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Arctic Warming 5-10 Times Faster Than Once Thought

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    Arctic Warming 5-10 Times Faster Than Once Thought By Jane George Nunatsiaq News via Truthout http://www.nunatsiaq.com/news/nunavut/40910_01.html Friday 10
    Message 1 of 1 , Sep 10, 2004
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      Arctic Warming 5-10 Times Faster Than Once Thought
      By Jane George
      Nunatsiaq News via Truthout

      Friday 10 September 2004
      Stopping climate change will be "like trying to put brakes on a supertanker."

      Nuuk, Alaska - A changed world, with robins instead of polar bears, trees instead of tundra and a busy, ice-free shipping lane through the Northwest Passage. A place where sunburn and new diseases are growing hazards and the very core of the Inuit way of life is threatened - that's the scary and stark portrait of tomorrow emerging from an Arctic Council report on climate change in the Arctic.

      The 1,400-page Arctic Climate Impact Assessment, with findings from 250 experts, will be released in Iceland on Nov. 9 at a special symposium to be held before the Arctic Council meets later that month.

      But, last weekend in Nuuk, a gathering of Arctic parliamentarians got a troubling preview of the environmental, health and social impacts that an upward swing of temperatures in the North will cause.

      "It's happening now, and it's been happening for decades, and it has consequences for the whole world," Robert Corell, chair of the ACIA, told the group.

      Corell urged MPs and indigenous leaders from Canada, Denmark, Greenland, Finland, Iceland, Norway, Russia and Sweden to move out of "the valley of indecision and delay" and convince governments to adopt policies and programs that will help curb the heat-catching greenhouse gases that contribute to warming the earth.

      That task will be "like trying to put brakes on a supertanker."

      No one from the U.S., which supported the Arctic Council's 2000 Barrow Declaration that called for this climate assessment and policy recommendation, was in Nuuk.

      Also absent were any MPs, elected territorial officials, or even bureaucrats from Canada's North, with the exception of Jack Anawak, Canada's new Arctic ambassador.

      But Corell said he feels the U.S. - which may have a new president-elect and a more environmentally-concerned Democratic government by the time the Arctic Council meets in November - will come on board, because the scientific evidence about climate change is now "almost unavoidable."

      Examples of warming trends in the Arctic environment are already numerous: a 15-degree increase in annual winter temperatures in Yakutsk, Siberia, 143 villages threatened by storm surges in Chukotka and Alaska, and thinning ice, glacial melt and shorter, warmer winters throughout the Arctic basin.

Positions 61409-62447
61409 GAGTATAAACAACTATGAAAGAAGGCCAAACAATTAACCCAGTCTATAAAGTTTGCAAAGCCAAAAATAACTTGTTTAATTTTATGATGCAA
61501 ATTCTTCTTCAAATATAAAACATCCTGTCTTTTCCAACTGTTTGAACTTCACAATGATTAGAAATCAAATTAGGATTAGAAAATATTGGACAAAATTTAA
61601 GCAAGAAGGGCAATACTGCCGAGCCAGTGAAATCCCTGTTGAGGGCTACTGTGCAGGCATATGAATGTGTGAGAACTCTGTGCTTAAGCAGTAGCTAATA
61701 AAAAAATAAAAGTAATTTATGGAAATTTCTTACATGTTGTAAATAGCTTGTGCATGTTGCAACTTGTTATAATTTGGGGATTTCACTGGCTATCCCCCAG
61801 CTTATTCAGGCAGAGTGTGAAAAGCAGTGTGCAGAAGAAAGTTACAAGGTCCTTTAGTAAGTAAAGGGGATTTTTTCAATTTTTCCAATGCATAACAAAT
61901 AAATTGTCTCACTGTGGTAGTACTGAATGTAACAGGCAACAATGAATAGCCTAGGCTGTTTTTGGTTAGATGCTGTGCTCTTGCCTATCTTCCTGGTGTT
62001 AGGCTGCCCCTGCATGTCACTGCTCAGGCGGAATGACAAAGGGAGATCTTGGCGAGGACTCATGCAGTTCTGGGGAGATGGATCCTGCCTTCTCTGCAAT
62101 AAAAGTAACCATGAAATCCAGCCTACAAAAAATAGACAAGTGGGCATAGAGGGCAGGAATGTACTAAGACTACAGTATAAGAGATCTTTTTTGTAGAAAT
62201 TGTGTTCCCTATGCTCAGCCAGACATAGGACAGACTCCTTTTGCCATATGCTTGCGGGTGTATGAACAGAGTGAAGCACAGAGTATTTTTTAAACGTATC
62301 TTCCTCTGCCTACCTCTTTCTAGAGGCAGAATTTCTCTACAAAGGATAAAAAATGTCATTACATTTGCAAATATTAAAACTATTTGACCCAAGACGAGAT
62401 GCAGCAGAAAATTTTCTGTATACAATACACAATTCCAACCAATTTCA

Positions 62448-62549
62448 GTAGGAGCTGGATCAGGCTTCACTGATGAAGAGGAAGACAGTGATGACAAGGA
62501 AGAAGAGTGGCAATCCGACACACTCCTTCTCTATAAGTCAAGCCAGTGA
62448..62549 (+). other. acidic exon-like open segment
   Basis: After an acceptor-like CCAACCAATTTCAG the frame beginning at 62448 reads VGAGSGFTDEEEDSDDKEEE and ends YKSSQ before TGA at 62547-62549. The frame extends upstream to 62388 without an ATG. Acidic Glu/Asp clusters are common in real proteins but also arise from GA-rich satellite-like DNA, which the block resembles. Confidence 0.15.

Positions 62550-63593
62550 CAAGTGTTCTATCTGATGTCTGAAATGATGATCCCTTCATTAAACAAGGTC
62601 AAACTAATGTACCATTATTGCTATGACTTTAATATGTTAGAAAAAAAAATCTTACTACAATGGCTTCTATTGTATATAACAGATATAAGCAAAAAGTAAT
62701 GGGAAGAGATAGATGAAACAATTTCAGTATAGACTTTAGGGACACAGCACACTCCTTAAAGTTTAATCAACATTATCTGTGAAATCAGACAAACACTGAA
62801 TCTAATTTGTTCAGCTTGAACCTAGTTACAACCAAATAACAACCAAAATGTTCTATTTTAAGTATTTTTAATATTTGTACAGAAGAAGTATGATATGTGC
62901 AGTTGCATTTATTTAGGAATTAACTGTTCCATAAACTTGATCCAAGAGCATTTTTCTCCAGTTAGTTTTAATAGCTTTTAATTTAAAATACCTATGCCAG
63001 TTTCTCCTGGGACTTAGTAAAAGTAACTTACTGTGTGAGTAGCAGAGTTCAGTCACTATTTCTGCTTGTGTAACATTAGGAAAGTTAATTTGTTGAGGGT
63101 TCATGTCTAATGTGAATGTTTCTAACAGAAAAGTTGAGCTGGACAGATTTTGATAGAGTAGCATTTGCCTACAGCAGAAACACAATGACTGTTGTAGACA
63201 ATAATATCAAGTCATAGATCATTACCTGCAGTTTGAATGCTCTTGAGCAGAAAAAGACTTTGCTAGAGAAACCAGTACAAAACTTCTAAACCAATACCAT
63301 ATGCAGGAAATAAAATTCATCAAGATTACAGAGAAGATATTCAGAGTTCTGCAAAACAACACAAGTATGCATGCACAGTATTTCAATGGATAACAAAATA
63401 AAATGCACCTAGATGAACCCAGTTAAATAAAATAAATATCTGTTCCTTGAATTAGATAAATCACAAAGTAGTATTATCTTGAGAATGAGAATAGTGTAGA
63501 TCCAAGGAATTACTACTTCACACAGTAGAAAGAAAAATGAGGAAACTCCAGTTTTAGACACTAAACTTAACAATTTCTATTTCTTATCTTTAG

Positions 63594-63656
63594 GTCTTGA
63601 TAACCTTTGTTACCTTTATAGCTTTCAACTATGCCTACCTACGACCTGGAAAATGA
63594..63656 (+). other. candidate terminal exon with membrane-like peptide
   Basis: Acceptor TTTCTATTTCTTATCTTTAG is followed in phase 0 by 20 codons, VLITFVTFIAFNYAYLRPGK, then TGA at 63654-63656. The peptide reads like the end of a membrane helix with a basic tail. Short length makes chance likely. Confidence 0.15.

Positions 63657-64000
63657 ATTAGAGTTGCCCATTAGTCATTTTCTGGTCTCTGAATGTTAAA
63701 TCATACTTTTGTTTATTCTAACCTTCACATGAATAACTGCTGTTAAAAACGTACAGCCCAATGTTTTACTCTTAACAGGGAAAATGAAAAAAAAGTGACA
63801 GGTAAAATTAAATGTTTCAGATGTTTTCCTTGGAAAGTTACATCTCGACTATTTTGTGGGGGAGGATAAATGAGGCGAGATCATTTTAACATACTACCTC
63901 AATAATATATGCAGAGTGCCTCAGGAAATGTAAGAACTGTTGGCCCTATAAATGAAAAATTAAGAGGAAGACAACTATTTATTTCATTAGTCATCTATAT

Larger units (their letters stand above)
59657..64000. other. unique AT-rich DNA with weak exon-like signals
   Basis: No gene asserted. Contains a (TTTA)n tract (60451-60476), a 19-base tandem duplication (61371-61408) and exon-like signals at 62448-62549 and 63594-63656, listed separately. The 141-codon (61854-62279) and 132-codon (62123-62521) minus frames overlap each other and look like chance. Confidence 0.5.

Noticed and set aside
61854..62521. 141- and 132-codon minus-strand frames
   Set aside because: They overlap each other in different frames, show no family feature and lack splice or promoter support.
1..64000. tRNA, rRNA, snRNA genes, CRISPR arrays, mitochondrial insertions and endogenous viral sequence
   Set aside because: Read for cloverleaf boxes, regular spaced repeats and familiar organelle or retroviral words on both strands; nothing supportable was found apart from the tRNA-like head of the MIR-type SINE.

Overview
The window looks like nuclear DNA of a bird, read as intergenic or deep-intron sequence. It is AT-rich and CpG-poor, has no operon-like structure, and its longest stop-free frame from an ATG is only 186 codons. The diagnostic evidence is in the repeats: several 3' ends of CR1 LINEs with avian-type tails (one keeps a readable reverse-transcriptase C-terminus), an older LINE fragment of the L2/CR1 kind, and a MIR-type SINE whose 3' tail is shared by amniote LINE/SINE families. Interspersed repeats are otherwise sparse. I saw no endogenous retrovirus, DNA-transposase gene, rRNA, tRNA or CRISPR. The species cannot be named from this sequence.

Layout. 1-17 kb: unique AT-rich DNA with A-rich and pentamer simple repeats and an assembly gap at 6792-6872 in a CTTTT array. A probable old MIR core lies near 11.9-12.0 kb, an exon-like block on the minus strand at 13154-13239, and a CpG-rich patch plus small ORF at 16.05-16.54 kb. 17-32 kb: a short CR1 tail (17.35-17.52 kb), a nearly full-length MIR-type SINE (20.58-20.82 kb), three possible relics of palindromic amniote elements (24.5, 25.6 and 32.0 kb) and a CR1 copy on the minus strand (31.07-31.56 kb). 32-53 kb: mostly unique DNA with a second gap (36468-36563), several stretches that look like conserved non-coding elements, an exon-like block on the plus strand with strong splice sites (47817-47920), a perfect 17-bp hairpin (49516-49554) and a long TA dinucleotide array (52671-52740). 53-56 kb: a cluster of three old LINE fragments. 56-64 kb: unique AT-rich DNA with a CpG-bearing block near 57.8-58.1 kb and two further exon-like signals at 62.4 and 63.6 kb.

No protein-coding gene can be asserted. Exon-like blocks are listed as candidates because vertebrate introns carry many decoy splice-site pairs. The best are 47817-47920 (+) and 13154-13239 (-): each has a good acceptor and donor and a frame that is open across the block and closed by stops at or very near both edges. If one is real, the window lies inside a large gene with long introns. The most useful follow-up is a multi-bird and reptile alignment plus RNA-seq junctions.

Annual average Arctic temperatures are increasing more rapidly than those elsewhere, up to five to ten times faster.

      Nunavik is already experiencing warming, and Nunavut won't be spared either, according to Corell, even if the weather seems unusually cool in some spots.

      "Extremes are going to go both ways, and that's going to confuse people," Corell said.

      But the five scenarios the ACIA looked at are all in agreement: temperatures are going to rise, particularly in the higher latitudes, as sea ice continues to melt and can no longer deflect heat away from Arctic land and water.

      Impacts on health in the circumpolar world will follow - more accidents due to poor travel conditions, skin rashes, new diseases such as the mosquito-borne West Nile virus, outbreaks of illness related to poor water quality from melting permafrost and contamination from sea water and pollutants.

      Young indigenous communities, such as those in Nunavik and Nunavut, will be the most vulnerable, the ACIA report says.

      In her address to the Conference of Arctic Parliamentarians, Sheila Watt-Cloutier, president of the Inuit Circumpolar Conference, emphasized the devastating social and cultural impacts of climate change on Inuit, "the human face" of a warmer Arctic.

      The indigenous members of the Arctic Council, which include the ICC, the Aleut International Association, the Gwich'in Council International, the Russian Association of Indigenous Peoples, the Arctic Athabaskan Council and the Saami Council, are calling for action on climate change.

      They want the United Nations to formally recognize the impact of climate change in its Convention on Climate Change and Arctic States to help indigenous peoples "adapt and manage" by equipping them with more power, information and money.

      An Icelandic MP, Thorold Sveinbjarnadottir, urged her fellow parliamentarians to tell their governments to save the Arctic. After listening to the dire information contained in the climate assessment, she said, "No person in this room can now sleep peacefully."

      {To check your local pollution sources, enter your own zipcode}
      Who is Polluting the Canadian Reserves?


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